PicCollage is one of my favorite apps for creating multimedia collages on my iPad. Creating those collages is a great way to visually summarize a trip, to tell a story, or showcase the highlights of research. I’ve shown PicCollage to hundreds of teachers over the last couple of years. The only complaint I’ve heard about it is that there is a public gallery of collages. I just discovered this morning that PicCollage for Kids removes that gallery. PicCollage for Kids also removes all social media connections to the app. Students do not need to create accounts in order to use PicCollage for Kids.
A couple of weeks ago at the Future Schools Expo in Sydney I facilitated a workshop about making media with mobile apps. The idea of creating talking pictures was one of the ideas that was a hit with some of the participants in the workshop. In the workshop I shared examples of using ChatterPix Kids to have students create short audio stories about their favorite animals. I also shared an example of using Morfo to create audio biographies in which students give voice to famous people in history. Below is a short summary of both of those apps as well as another app useful for a similar purpose.
ChatterPix Kids is a free iPad app that you and your students can use to turn pictures into talking pictures. To create a talking picture just snap a picture with your iPad or import a picture from your iPad’s camera roll. After taking the picture just draw in a face and tap the record button to make your picture talk. Your recording can be up to thirty seconds in length. Before publishing your talking picture you can add fun stickers, text, and frames to your picture. Finished Chatter Pix projects are saved to your camera roll and from there you can export it to a number of services including YouTube. ChatterPix Kids doesn’t require students to create an account in order to use the service. Using the app could be a great way to get students to bring simple stories to life.
Morfo 3D Faces is an iPad app that you can use to create a talking picture of person’s face. You can take a picture of a person or you can take a picture of a picture of a person (for example, taking a picture of a picture of a person in a book). Once you’ve captured the picture you can customize the face by altering the eyes, mouth, and nose to move as you talk. After customizing the picture you can record yourself talking. Click here for an example of an elementary school teacher using this app with her students.
DMD Topic is a neat iPad app for quickly creating short videos. To create a video you simply take a picture or import a picture from your iPad’s camera roll then start talking about the picture. You can record for up to 30 seconds. When you’re finished recording, watch the video and select “tagging” to make the video automatically zoom to the objects that you are talking about in your video. DMD Topic could be a good app to have students use to create short explanatory videos. Students can also use the app to create a short video about picture of their pets, their families, or anything else that is important to them (perhaps the players on their favorite sports team). DMD Topic does not require registration.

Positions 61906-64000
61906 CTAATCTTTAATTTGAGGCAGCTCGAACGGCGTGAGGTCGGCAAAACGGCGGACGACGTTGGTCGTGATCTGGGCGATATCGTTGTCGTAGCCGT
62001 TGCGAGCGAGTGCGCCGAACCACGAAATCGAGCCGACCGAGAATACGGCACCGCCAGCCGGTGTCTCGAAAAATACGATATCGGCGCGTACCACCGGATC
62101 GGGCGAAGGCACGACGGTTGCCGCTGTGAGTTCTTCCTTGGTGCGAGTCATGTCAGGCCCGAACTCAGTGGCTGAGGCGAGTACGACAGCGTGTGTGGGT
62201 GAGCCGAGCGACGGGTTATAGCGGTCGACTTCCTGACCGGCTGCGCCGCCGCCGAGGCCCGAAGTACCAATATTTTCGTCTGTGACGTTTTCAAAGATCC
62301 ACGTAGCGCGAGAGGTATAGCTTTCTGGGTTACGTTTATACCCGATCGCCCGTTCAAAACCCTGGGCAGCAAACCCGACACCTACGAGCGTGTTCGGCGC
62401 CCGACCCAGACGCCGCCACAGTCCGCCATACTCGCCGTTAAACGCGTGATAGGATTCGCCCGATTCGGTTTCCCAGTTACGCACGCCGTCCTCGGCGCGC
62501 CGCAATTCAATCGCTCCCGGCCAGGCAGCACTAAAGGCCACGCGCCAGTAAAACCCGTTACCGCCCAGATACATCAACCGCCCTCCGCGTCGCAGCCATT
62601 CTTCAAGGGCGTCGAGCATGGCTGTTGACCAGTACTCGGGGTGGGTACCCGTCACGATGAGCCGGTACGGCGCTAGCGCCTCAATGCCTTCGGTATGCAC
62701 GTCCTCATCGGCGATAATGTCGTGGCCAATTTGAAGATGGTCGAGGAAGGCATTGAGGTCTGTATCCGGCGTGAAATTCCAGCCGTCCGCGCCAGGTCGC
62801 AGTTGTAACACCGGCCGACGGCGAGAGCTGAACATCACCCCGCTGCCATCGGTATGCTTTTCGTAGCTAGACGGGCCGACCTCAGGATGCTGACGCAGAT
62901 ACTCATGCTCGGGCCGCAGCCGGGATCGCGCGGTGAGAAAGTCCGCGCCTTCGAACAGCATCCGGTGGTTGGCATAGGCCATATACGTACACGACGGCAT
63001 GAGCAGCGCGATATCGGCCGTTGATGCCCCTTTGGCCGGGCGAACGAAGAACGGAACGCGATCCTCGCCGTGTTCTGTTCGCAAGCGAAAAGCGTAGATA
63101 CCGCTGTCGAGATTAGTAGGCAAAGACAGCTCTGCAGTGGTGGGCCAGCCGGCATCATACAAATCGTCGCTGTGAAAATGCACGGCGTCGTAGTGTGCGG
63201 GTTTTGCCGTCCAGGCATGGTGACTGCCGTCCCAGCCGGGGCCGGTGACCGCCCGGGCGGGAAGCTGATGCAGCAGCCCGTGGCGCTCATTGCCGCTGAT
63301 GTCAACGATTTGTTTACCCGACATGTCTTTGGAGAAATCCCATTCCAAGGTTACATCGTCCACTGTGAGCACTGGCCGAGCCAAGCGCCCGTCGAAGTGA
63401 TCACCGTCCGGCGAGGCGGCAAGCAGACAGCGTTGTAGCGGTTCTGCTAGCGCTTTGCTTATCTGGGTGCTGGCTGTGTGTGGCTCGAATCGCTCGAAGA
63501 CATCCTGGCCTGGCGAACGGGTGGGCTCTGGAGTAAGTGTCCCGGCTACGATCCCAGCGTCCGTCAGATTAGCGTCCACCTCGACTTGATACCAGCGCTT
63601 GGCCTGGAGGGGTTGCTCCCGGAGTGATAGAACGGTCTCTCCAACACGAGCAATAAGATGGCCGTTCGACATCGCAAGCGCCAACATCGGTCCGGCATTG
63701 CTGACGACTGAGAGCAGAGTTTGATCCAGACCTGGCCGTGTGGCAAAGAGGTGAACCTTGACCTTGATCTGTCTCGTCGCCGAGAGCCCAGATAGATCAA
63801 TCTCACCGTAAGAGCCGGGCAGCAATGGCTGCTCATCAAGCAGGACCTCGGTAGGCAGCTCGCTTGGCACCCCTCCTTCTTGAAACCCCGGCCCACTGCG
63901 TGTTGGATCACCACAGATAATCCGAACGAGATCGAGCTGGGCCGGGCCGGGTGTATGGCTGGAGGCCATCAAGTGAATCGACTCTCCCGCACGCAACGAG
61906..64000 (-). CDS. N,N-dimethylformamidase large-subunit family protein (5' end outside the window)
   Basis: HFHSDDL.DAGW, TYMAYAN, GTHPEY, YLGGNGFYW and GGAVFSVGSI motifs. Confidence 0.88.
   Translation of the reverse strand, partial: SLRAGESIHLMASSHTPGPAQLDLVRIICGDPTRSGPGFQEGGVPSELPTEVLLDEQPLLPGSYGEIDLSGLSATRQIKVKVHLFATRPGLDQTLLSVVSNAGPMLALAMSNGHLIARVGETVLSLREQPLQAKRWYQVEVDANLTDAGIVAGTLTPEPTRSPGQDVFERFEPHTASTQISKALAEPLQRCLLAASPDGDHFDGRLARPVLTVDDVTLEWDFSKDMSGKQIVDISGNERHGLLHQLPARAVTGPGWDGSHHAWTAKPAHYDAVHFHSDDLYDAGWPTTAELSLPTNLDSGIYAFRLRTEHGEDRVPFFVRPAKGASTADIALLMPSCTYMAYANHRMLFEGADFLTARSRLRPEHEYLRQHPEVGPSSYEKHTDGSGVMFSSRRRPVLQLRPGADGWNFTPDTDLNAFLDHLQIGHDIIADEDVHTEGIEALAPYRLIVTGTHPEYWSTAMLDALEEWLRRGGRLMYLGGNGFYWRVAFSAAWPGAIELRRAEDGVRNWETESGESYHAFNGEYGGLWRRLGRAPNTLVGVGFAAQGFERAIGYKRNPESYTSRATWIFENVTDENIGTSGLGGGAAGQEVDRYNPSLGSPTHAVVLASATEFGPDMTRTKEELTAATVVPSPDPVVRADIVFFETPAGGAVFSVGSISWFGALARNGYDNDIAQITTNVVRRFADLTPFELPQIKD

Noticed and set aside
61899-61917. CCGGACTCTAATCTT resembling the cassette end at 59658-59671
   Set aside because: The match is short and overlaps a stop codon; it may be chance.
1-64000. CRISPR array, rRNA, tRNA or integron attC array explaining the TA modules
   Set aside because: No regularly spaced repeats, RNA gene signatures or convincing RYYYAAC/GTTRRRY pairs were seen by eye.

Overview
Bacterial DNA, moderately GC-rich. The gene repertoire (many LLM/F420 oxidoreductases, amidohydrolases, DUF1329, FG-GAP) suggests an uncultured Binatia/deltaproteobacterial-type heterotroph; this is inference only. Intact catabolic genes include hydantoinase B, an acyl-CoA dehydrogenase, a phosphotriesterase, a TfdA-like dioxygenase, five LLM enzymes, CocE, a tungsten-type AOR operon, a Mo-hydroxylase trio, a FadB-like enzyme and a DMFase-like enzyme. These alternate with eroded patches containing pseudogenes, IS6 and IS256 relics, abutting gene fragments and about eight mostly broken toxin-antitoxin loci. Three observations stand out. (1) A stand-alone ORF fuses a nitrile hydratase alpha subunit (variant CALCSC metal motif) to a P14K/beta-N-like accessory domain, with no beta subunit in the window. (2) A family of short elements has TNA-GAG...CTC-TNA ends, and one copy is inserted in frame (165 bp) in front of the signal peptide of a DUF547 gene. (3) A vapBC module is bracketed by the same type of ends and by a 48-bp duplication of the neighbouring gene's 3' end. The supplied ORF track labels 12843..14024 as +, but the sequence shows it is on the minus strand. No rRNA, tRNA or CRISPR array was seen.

Letter Way is a fun and free iPad app to use to practice recognizing and spelling words. The game presents you with a grid of letter blocks that you have to flip and drag to spell words. The beginning levels of the game have grids of 25 letters. As you progress through the levels the grids expand and the number of words that you have to spell in each level increases too. To progress through the levels you have to clear the board by using all of the letters at least once.
In my testing of Letter Way it did not seem possible to time-out of a level which is a nice thing if you want students to focus on spelling words correctly without the stress of a time limit.
If Letter Way doesn’t offer what you’re looking for in a spelling game, take a look at this collection of eight spelling apps for iPads.
This is the time of year that many of us take a look back at the year. I did that this afternoon by creating a Storehouse story about my year. Storehouse is a free iPad app for telling stories through images, videos, and text. Each story has a vertical layout reminiscent of a wide screen blog post. To create your stories you can import pictures and video from your iPad’s camera roll, from Instgram, from Dropbox, and from Flickr. You can arrange the sequence of the media by dragging and dropping it into place. You can add text above and below each picture or video clip in your story. Completed Storehouse stories can be shared via email, Facebook, and Twitter. Stories published through Storehouse are given their own URLs for online viewing. You can see my story here.
As your students create their stories encourage them to think about the sequencing their media to support the narratives of their stories.
Endless Wordplay is a great new app from the same people that brought us the popular Endless Alphabet, Numbers, and Reader apps. In Endless Alphabet students help a friendly monster navigate a make believe world by spelling words correctly. At each stop in the adventure students have to spell a series of three rhyming words. The app reads the word to students and provides them with hints when they get stuck on a spelling. Endless Wordplay doesn’t award points. Instead of earning points the incentive is just to keep moving forward in the game at your own pace.
Endless Wordplay provides the first three challenges for free. A $4.99 in-app purchase is required to unlock the full game.